"One of our premier poets."—The New York Times
"Dubie's dramatic poetry seeks to represent our deepest moments of perception, struggle, and revelation. Out of his voice come the voices of multitudes. Yet his achievement and vision are singular."—American Book Review
The Boston Review called Norman Dubie's poems "extraordinary," and the evocative poems of The Volcano certainly are: lyrically intense, hallucinatory, worldly, and precise. In a five-word poem, "A New Moon," he laments, "I will not see it." But there is much he does see: DNA ladders, Sasquatch, Pontius Pilot's mealy figs, and "a calliope of turtles / bobbing in the North Atlantic."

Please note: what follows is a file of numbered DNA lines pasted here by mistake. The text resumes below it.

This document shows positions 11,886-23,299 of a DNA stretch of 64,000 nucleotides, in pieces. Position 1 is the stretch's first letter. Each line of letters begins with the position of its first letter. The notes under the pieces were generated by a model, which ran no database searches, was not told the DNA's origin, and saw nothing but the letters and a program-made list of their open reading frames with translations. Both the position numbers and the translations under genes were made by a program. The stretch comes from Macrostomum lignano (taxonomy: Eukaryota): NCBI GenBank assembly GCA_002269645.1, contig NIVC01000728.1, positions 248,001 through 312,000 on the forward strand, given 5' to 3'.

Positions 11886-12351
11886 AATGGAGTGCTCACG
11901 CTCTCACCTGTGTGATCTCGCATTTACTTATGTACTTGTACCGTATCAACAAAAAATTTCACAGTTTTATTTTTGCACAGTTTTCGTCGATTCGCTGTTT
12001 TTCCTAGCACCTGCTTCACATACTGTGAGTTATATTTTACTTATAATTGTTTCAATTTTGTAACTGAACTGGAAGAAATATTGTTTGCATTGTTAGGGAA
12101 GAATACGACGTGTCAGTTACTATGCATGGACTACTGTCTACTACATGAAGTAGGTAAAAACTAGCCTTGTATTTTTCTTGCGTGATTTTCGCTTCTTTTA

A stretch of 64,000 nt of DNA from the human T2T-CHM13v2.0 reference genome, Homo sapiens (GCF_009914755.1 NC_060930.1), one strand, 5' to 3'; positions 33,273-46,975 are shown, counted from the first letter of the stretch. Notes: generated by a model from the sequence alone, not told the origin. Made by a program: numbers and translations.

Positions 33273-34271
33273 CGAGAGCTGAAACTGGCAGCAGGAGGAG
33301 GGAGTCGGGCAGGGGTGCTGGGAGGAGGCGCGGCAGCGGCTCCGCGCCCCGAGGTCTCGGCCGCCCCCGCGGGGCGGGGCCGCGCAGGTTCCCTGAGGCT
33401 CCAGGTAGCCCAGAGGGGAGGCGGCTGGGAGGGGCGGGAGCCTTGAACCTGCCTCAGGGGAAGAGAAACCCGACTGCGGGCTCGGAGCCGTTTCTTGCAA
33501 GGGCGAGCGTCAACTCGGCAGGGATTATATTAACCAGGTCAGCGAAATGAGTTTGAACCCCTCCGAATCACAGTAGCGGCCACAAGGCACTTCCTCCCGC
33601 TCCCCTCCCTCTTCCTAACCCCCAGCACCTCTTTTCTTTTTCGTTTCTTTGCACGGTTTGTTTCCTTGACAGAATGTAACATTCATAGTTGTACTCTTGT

Green fruit on a card table.
At the roadside, a small boy
gnawing on corn smiles
with efficient hunger—no one else
is alive for a hundred square miles—
the road ruptured above and below him—
the jaguar smiles back
in a white cap of ash
that is also the night . . .
Norman Dubie founded the MFA program at Arizona State University. He lives in Tempe, Arizona.